COLUMN: The end of the video store era

Today it’s difficult if not impossible to find a video store in many communities

In a few days, Homeside Video will close its doors, marking the end of an era for movie watchers in Summerland.

The store had an impressive collection of video cassettes and disks. With more than 12,000 titles, the video store carried everything from the latest releases to classic movies, foreign films, documentaries and some rather obscure titles.

It was fun to browse the shelves at Homeside. At times, when I’d look for one movie, I’d leave with something completely different.

But I haven’t gone in to rent a movie in at least five years.

Today, it’s far more convenient to use a video streaming service such as Netflix to watch the latest releases.

I don’t need to leave the house to pick up and return the video, and I don’t need to worry about late fees. All I need is a good high-speed internet service, something most of us have today.

In late February, when Homeside Video announced it was closing, I felt a touch of nostalgia. This video store had been part of Summerland for the past 28 years. The location was built specifically as a video store.

But I wasn’t surprised by the decision to close. Instead, I was amazed that a video rental store had managed to keep operating in Summerland this long.

Today it’s difficult if not impossible to find a video store in many communities.

The store owner said her decision to close was not because of online movies, but I doubt another video store will open in Summerland as long as movie watchers have access to video on demand services.

Changes in technology mean businesses and services which were once common have now faded away.

It’s hard to find stores specializing in records, cassettes and compact disks these days. I can’t remember the last time I played a record, and I don’t even know where to look to find a cassette tape.

This is not to say that records have become extinct.

The Summerland Library recently held an evening celebration of vinyl records, and there are music collectors who are looking for old records in good condition.

Still, vinyl records are something of a rarity today.

In summer I got rid of my turntable and most of my records. My tastes have changed over the years and the music I once enjoyed no longer stirs me in the same way.

Besides, I can go to online streaming services such as Spotify or I can purchase music as digital downloads.

The demand has also dropped off for typewriter repair services, slide rules, radio tubes, buggy whips, abacuses and other devices which were once common.

But there are also some new businesses, services and technological advances.

On Saturday, at the 80th annual Summerland Business and Community Excellence Awards, there were 11 nominees in the Rising Star/New Business Award category. This category is for businesses which have been operating for less than two years.

There are also businesses such as ElectroMotion Energy and Swiss Solar Tech Ltd., which work with innovation and new technology.

These have been around a little too long to qualify for the Rising Star/New Business Award, but they represent some exciting forward-thinking trends.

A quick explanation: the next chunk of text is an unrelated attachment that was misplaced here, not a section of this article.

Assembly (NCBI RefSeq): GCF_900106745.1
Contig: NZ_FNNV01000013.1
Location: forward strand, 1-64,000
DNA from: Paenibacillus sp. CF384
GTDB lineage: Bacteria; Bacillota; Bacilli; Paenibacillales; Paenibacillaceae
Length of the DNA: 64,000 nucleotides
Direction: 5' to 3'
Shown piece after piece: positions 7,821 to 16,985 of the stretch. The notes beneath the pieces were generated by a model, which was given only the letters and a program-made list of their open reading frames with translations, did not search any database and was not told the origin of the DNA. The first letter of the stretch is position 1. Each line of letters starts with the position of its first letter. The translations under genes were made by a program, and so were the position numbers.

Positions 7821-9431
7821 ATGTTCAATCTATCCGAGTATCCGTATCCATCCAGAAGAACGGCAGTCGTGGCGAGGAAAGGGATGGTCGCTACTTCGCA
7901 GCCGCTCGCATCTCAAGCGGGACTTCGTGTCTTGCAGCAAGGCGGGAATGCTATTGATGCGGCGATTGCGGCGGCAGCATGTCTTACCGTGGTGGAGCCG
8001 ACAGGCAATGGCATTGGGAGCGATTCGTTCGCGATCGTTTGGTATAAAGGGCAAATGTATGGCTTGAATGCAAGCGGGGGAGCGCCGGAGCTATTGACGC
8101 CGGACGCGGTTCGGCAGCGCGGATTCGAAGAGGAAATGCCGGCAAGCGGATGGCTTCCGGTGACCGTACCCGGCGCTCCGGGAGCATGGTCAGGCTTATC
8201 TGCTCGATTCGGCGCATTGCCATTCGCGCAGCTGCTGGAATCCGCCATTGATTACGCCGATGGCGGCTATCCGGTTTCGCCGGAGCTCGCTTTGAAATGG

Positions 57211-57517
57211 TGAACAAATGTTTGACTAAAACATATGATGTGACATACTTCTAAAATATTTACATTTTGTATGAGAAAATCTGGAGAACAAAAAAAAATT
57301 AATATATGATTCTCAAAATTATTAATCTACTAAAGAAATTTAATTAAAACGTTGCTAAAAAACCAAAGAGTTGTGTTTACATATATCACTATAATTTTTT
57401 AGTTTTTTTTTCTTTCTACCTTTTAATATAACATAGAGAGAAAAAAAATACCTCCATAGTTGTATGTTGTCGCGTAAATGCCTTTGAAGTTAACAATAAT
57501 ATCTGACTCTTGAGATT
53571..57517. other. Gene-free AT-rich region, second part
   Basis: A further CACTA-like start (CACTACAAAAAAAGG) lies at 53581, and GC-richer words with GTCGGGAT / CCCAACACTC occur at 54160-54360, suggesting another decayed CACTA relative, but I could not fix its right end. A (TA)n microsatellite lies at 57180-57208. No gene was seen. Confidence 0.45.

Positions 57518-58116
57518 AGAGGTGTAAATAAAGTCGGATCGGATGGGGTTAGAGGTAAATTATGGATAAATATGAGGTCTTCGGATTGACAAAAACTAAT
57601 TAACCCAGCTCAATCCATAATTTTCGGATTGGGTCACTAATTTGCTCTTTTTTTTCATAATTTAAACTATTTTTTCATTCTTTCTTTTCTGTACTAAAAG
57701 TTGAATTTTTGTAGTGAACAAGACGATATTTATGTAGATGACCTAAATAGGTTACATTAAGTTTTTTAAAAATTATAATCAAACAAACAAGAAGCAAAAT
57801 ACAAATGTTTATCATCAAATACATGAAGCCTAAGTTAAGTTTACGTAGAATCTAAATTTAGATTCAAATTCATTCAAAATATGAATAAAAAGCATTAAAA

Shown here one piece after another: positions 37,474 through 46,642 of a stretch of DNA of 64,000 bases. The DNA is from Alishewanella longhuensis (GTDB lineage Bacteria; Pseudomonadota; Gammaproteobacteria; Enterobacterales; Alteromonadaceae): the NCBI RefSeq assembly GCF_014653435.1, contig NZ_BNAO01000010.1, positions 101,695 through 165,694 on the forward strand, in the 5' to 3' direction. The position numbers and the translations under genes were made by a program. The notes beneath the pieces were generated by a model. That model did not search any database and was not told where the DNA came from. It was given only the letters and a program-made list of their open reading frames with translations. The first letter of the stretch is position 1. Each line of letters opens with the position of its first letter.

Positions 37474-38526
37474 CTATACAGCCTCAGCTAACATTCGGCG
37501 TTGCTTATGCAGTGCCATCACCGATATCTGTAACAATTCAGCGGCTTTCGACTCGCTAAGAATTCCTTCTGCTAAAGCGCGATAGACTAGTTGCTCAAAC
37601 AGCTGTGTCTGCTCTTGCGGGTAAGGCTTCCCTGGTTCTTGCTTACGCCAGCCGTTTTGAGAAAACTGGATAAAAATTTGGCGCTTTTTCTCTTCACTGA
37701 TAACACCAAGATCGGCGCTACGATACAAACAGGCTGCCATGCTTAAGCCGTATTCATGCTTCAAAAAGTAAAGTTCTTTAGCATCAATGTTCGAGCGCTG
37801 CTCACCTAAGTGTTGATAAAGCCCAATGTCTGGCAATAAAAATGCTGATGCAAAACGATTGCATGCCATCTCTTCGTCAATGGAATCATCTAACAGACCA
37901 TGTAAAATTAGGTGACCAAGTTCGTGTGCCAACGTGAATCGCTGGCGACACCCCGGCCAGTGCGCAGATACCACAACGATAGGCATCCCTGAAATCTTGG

And other businesses have made changes in order to meet the needs their customers have today.

It would be easy to mourn the loss of businesses and services which were common in past years, but as consumers move away from some products and services, they are also embracing others.

The most successful businesses are the ones which recognize what their customers want and need today and find ways to meet those demands.

John Arendt is the editor of the Summerland Review.

Just Posted

Okanagan RCMP look for owners of various keys located during arrest

RCMP seek to reunite the owners of various keys found at the arrest of suspects in a stolen vehicle.

VIDEO: This is what buying legal pot in B.C. looks like

Take a look inside B.C.’s first and only legal pot shop located in Kamloops

Summerland ready for marijuana sales

Zoning allows retail sales in downtown and at shopping centre

Summerland trustee candidate promises committee on school closures

Dave Stathers says closure of one school would affect all within Summerland

Summerland housing issues raised at candidate forum

High housing costs, low vacancy rates and lack of affordable housing addressed

Mellow opening to B.C.’s only legal pot shop

About five people lined up early for the opening of the BC Cannabis Store in Kamloops.

VOTE: Nature in Focus reader’s choice photo contest

The Penticton Western News Reader’s Choice photo contest

Who is running in Summerland’s election?

Introducing you to the candidates asking for your vote on Oct. 20

Jagmeet Singh says marijuana pardons are not enough

Trudeau government will streamline pardon process for Canadians convicted of simple possession of marijuana in the past

BC Ferries begins taking debit in two-month pilot project

Company is giving customers option to use Interac on two-month trial on select vessels

Caregivers banned from smoking, growing cannabis around children-in-care: MCFD

Ministry has limited cannabis use for caregivers, stating it may “pose a risk to children and youth.”

Cheaper strains sell out within minutes on online BC Cannabis Store

Province says new strains will become available in the coming months

Only 40% of B.C. car dealerships have electric cars available: report

Researchers found buyers frustrated at the lack of options

Most Read